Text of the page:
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Old 14-07-2012, 16:24   #1
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Join Date: Oct 2007
Location: No fixed address
Boat: Hallberg-Rassy Rasmus 35 Berzerker
Posts: 137
Replacing with synthetic standing rigging?

I'm probably due for new standing rigging, given the age of what is on Zerk now, and since every other damn thing on the boat is new-ish, I'd hate to assume it's ok. Yea, I should get it inspected to see if it's serviceable, but....

Given the weight savings and the strength-gaining, is there any downside to synthetic rigging like Powerlite other than the extra cost? Originally they ("they" are the people reviewing it a couple of yrs ago) were talking about a four year life span, but it also mentioned that may be because there wasn't a very long history with the product, so the 4 yr figure wasn't particularly useful.

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Old 14-07-2012, 17:05   #2
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Re: Replacing with synthetic standing rigging?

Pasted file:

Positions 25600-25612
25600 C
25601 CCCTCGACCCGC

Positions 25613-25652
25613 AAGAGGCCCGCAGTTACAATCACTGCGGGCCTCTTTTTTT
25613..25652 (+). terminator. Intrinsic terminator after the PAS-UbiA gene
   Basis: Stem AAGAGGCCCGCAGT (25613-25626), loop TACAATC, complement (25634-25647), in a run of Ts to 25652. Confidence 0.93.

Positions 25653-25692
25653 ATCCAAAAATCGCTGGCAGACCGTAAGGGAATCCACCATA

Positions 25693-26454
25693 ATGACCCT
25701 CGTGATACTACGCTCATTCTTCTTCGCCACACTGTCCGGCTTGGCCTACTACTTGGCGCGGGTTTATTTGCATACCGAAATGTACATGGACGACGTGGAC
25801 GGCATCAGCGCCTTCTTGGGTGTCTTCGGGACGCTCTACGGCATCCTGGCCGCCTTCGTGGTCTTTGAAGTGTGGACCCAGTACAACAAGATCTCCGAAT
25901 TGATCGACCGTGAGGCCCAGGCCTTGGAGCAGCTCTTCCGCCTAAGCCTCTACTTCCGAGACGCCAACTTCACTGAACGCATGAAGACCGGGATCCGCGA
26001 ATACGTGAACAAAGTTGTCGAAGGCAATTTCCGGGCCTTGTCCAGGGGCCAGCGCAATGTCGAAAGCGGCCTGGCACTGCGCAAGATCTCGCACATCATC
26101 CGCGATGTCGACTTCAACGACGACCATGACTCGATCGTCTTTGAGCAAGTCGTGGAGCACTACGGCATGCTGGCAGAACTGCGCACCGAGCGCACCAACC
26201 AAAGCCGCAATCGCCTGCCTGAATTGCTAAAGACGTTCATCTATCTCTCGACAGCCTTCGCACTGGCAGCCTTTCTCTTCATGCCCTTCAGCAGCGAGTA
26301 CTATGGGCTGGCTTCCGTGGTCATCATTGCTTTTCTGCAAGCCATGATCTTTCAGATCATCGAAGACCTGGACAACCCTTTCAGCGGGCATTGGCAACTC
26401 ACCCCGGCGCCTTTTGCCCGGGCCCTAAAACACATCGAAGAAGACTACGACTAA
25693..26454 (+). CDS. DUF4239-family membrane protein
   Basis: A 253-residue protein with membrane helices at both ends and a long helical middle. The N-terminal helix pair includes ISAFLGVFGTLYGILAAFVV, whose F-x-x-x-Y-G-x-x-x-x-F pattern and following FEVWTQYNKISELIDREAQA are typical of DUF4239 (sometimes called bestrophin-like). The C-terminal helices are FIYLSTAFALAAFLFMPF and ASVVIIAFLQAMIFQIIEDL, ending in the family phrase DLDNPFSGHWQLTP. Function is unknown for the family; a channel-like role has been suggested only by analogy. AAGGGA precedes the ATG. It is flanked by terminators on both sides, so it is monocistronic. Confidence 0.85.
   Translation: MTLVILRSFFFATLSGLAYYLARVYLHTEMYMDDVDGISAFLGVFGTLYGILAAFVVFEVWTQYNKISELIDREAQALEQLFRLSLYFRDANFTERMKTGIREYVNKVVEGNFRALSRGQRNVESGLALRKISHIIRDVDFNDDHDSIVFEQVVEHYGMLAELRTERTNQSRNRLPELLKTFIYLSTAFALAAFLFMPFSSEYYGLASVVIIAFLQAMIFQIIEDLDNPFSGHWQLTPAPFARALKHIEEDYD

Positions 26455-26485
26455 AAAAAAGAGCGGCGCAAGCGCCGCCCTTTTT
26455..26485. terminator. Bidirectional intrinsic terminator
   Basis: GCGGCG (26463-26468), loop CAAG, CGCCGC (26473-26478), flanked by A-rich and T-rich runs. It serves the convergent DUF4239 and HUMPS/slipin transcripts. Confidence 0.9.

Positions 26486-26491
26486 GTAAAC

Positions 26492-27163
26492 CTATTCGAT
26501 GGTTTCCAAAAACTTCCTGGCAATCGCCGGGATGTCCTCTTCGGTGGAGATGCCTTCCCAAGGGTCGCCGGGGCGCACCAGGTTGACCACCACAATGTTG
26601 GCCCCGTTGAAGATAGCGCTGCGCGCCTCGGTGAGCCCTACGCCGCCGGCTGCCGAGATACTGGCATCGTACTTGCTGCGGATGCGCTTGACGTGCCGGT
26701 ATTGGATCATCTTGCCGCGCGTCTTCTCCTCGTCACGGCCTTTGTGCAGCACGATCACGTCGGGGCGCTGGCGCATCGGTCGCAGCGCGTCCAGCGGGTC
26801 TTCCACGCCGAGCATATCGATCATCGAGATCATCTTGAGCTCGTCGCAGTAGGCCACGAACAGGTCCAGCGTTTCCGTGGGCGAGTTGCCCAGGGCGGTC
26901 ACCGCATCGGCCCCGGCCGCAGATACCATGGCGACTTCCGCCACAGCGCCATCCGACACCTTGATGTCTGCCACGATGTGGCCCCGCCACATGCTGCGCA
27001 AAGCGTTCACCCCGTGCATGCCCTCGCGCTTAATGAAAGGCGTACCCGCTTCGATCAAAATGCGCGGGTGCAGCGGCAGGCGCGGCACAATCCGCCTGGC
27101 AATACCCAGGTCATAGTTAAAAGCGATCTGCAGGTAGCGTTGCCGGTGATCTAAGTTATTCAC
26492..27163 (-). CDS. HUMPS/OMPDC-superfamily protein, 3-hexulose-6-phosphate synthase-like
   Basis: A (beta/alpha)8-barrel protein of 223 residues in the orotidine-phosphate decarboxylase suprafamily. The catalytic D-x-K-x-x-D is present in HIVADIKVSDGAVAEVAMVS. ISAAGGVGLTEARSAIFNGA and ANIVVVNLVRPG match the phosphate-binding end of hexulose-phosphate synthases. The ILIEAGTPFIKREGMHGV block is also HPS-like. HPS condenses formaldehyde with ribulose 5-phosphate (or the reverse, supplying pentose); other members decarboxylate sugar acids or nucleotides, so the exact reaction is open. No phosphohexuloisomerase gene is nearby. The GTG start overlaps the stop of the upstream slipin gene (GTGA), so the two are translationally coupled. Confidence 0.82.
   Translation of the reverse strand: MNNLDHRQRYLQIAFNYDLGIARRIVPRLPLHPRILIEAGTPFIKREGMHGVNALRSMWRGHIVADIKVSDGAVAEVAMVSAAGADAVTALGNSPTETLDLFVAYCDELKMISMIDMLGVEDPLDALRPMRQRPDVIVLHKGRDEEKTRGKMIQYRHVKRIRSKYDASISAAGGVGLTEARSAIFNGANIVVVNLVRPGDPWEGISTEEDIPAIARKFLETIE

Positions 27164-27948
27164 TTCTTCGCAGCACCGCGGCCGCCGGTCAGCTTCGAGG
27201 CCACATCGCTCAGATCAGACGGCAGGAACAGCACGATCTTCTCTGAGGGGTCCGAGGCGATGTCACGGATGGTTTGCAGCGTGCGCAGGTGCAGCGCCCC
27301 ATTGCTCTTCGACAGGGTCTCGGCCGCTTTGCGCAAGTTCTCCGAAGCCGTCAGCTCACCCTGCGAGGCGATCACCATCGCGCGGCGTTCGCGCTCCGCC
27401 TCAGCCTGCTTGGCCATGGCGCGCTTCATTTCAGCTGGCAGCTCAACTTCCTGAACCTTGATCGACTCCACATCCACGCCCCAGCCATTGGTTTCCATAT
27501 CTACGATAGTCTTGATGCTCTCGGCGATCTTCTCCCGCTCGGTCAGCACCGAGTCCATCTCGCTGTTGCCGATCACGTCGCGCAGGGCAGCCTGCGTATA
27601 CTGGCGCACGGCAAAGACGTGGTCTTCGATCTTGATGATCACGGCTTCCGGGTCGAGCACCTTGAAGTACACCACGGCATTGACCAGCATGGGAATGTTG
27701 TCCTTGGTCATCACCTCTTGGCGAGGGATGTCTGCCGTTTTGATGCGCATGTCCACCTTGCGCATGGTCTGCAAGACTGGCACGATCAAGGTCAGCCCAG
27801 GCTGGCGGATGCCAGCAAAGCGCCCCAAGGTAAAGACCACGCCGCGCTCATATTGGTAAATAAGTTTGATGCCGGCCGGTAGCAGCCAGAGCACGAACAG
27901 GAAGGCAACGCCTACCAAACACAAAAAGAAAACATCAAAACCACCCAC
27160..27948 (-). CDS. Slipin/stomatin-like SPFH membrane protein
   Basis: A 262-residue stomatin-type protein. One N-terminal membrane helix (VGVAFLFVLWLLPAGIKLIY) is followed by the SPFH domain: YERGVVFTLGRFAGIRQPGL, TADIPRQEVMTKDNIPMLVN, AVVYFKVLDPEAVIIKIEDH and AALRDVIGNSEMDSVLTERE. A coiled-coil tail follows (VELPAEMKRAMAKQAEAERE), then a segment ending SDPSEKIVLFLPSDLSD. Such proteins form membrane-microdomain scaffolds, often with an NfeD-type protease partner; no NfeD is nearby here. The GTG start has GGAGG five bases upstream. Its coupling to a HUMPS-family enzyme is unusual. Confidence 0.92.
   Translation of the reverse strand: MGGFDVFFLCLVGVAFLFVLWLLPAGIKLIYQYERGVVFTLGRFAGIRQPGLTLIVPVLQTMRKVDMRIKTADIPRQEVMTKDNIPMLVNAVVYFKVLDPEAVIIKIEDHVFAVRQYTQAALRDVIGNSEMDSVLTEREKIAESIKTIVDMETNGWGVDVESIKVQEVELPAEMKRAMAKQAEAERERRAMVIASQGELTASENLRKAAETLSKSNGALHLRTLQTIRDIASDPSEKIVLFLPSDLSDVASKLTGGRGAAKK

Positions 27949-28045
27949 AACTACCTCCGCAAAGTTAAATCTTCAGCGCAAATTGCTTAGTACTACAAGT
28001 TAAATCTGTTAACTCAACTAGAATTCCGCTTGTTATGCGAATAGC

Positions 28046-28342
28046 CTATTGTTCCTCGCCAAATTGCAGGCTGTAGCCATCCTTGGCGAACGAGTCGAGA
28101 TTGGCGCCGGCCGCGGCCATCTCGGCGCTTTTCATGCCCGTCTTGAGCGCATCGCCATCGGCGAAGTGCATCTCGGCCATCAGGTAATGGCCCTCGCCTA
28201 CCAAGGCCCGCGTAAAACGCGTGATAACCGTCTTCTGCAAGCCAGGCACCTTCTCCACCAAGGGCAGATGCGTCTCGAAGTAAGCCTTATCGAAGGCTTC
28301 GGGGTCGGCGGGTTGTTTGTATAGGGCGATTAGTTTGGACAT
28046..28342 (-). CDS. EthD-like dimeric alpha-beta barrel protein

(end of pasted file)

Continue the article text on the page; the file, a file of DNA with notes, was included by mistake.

I like synthetic rigging. The primary choices are PBO ( powerlight), carbon fiber, and Dynex Duc.

They all have adherents, and all are massive performance steps forward from stainless. But they also all have problems that you have to either accept or deal with.

PBO MUST be kept out of the sun. And uv damage at all will destroy it in short order. The lifespan is really a question of how long they can keep the protective coating together, not how long the material inside will last.

Carbon fiber is great, but it does not accept shock loads very well. One bad jibe where the boom slams into the rigging could shatter it. It is unlikely, but has happened.

Dynex Dux is pretty much the odd man out, since it is really just rope... Basically a heat annealed dyneema line that is very creep and stretch resistant. Because it is used in other industries it has a mass appeal, and is therefore not anymore expensive than 316 wire rigging. But it can be cut by someone wielding a knife, and an earnest intent to cut down your rig. It is typically built with a huge safety margin because they size it to creep, not breaking strength, so even a significant gash won't bring the rig down.

Any way you go figure on saving 80% or more of the weight aloft. Depending on the boat, this can be significant enough to make the boat stiffer, with a faster rolling motion.

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